University of Hawaii at Manoa professor Camilo Mora wrote in a 2014 paper in the journal Ecology and Society, "What caught my interest on this whole issue is how humans are causing the destruction of ecosystems.  At the end of the day ... we cannot stop hurting biodiversity if we don't stop reproducing so quickly."

Liberal environmentalists believe that more people means more problems, and history has repeatedly proven that when electric power and technological advancements become readily available, population growth inevitably follows.  During the twentieth century, Earth's population expanded by 400 percent, largely thanks to fossil fuel-powered societal improvements.

If nuclear fusion becomes a reality, billions of people who now live in extreme poverty (and thus don't consume many resources) would likely gain access to affordable energy, helping people living in communities plagued by disease and famine live longer, healthier lives.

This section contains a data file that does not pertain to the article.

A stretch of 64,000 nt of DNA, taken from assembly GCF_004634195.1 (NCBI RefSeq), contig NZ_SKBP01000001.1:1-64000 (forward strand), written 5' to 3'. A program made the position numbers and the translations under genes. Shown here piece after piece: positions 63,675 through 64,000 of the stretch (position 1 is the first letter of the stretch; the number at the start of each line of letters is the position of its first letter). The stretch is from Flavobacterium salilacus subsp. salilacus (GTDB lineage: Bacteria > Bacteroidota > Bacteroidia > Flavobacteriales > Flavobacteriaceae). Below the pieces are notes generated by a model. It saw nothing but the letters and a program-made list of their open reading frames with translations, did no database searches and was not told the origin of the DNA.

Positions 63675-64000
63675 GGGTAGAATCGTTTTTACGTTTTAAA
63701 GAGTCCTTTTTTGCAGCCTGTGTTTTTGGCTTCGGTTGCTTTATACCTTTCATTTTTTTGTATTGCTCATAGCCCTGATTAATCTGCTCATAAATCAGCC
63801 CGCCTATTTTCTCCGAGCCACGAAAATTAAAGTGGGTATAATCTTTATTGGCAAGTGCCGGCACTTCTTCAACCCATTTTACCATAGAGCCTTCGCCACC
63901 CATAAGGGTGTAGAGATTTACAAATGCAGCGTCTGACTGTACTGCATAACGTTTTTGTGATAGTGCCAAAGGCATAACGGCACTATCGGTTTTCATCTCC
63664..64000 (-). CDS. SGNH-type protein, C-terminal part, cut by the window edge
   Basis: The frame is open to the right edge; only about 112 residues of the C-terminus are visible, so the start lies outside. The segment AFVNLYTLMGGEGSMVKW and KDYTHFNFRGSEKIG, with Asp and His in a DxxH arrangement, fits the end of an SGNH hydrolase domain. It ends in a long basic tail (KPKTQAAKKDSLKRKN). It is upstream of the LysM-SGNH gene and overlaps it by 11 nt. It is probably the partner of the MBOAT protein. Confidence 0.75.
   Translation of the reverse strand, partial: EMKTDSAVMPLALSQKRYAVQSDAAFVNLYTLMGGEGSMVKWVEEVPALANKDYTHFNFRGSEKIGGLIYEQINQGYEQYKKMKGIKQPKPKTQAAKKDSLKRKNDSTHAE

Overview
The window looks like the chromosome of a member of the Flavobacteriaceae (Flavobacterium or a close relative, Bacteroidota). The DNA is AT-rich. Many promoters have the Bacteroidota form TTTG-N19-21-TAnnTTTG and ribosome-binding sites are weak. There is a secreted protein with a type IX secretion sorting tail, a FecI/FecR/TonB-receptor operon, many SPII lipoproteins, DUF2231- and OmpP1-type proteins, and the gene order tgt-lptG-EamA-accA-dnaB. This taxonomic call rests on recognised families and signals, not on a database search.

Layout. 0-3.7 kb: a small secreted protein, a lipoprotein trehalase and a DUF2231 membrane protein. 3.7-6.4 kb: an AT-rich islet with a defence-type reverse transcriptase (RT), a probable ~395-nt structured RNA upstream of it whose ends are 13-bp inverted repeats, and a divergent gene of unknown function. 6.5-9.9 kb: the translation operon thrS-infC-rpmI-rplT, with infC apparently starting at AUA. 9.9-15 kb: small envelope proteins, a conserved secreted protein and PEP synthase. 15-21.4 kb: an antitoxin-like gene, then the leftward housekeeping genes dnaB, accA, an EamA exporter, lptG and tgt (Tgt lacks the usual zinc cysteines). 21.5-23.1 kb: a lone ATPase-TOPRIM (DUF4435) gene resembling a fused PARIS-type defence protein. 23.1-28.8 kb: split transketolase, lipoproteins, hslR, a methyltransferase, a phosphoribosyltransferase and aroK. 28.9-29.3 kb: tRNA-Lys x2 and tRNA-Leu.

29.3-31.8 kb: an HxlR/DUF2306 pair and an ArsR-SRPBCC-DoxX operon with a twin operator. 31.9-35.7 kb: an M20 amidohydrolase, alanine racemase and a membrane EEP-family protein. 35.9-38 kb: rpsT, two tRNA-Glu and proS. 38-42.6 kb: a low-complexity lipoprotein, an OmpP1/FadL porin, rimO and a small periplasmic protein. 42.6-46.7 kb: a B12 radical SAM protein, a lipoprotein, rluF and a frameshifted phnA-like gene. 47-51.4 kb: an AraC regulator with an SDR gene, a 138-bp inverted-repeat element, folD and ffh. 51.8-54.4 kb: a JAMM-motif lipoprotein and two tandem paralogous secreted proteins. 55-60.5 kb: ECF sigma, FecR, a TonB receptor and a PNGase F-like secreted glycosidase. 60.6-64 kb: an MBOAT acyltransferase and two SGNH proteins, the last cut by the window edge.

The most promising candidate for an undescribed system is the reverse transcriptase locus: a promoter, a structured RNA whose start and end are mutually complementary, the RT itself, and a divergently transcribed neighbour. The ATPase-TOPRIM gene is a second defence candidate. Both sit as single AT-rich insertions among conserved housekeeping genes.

From the leftist environmentalist's perspective, this effectively means that cheap energy is dangerous.  This is precisely why environmentalist Jeremy Rifkin said, "It's the worst thing that could happen to our planet" when the possibility of nuclear fusion was discussed in 1989.  Similarly, biologist Paul Ehrlich said it would be "like giving a machine gun to an idiot child."

If environmentalists are so concerned about population growth, why do they seem to unanimously support the use of wind and solar power?  The answer is because these forms of energy are more expensive than fossil fuels, which means it's unlikely they could soon catalyze population growth in the same way nuclear fusion could.  For example, the Institute for Energy Research found that solar power is three times more expensive than power generated from existing natural gas or nuclear plants.

If nuclear fusion becomes the world's most important power source in the twenty-first century, you can expect the climate change crisis to quickly evaporate.  In its place, the "Population Bomb" fear-mongering of the 1970s will once again rear its horrifying head.

Justin Haskins (Jhaskins@heartland.org) is executive editor and a research fellow at The Heartland Institute.